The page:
According to Mr Appiah, sex education should start at the developmental stages of the child where they begin to acknowledge the existence of society, which is usually at age three.
He said it was important to note that sex education did not only involve the sensitive parts of the body and if a parent was to start sex education at age three, he or she needed to know what to say from the beginning gradually so that he/she would provide what would be relevant to the child at each step of the way, paying attention to the child’s particular age.
Child development experts
Child development experts also say sex education should start early, before young people reach puberty, and before they have developed established patterns of behaviour.
The precise age at which information should be provided, according to experts, depends on the physical, emotional and intellectual development of young people as well as their level of understanding. What is covered and also how depends on who is providing the education, when they are providing it, and in what context, as well as what the individual young person wants to know.
It is important for sex education to begin at a young age and also that it is sustained. Giving young people basic information from an early age provides the foundation on which more complex knowledge is built up over time.
Changes in children
For example, when they are very young, children can be informed about how people grow and change over time, and this provides the basis on which they understand more detailed information about puberty provided in the pre-teenage years. They can also be provided with information about viruses and germs that attack the body.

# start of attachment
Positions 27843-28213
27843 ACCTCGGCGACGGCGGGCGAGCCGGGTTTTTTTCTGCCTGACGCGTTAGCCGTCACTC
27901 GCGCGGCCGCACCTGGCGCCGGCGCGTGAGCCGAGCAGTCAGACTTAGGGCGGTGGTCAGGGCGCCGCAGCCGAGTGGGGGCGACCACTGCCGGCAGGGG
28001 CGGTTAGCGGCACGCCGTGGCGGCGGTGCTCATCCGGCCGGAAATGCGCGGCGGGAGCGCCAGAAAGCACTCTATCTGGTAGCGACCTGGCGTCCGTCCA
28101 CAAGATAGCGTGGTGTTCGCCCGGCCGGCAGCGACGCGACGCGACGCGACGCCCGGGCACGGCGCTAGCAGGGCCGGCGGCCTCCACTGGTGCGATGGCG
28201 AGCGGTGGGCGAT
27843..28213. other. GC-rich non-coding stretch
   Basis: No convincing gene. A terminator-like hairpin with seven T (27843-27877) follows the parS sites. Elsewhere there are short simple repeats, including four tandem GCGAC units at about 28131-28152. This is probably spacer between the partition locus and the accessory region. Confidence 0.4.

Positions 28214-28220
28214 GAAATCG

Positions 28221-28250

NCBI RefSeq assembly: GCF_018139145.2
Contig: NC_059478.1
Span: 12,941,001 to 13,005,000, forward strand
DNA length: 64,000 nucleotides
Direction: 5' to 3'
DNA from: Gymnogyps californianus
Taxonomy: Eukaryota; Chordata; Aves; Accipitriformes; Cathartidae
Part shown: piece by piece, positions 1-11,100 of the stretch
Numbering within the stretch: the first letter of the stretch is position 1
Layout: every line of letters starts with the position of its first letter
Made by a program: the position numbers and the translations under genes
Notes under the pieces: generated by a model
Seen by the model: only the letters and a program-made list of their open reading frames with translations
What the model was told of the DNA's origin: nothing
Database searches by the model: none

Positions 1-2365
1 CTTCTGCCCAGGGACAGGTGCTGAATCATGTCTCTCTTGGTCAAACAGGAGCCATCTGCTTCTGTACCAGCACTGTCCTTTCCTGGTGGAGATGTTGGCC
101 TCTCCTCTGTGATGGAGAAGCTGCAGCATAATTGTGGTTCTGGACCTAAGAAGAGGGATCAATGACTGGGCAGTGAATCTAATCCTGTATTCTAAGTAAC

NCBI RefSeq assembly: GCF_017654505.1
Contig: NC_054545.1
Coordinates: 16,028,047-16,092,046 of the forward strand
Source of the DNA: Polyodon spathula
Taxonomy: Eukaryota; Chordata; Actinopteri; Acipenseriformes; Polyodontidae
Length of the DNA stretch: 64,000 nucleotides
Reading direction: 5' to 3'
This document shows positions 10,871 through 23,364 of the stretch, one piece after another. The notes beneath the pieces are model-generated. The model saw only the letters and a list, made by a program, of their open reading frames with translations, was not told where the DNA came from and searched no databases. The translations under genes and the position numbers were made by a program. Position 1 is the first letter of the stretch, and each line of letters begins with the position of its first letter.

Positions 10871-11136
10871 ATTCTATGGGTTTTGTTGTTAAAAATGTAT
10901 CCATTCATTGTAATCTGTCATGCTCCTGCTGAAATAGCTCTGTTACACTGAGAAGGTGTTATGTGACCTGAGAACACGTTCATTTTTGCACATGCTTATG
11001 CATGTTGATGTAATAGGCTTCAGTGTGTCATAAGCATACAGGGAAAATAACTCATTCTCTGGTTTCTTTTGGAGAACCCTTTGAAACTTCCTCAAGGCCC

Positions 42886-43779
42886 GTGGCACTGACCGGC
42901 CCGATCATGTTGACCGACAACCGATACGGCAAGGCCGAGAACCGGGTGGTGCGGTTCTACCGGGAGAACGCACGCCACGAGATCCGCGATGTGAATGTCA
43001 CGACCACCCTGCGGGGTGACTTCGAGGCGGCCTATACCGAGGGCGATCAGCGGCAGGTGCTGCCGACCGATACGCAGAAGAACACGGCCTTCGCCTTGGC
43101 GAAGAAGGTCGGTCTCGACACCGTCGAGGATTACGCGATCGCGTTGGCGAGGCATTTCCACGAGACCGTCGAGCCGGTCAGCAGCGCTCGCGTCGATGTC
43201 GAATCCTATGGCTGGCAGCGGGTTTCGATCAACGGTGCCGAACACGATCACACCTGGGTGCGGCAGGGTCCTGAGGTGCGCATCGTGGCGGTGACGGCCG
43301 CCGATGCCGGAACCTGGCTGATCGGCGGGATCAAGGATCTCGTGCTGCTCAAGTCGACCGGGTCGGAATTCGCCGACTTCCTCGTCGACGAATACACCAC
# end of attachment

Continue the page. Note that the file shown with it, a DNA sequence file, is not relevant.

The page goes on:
This provides the basis for talking to them later about infections that can be caught through sexual contact.
Mr Appiah said parents needed to have a relationship with their children and let them know they (children) could talk to them about anything without being rebuked. He also encouraged parents to have one-on-one discussions about sex with their children at home.
“Naturally, many parents and young people feel shy about talking about sexual issues but there is the need for parents to have an open relationship with children since that provides them (young people) with opportunities to ask questions.”
“Culture also comes to play here. Sex is almost like a ‘taboo’ topic to be discussed openly, which makes it difficult for parents to know when and how to raise issues on any topic,” Mr Appiah noted.
Commenting on the Junior Graphic facebook wall post of “Should parents talk to their children about sex,” Maame Ama Tiwaah Fordjour said: “Yes, they should. Parents should tell us about sex and the dangers involved in it especially during the adolescent years so we do not indulge in it. They should also advise us on the need to remain chaste.”
Another comment by Benzema Prince Kelly: “It’s necessary especially for mothers to do that because ignorance kills. But most parents just can’t do it and don’t do it expecting teachers to take up that task. Unfortunately, they also don’t have time for that. Parents need to do this.”
For Emmanuel Jones, sex education is necessary because it will prevent teenage pregnancies.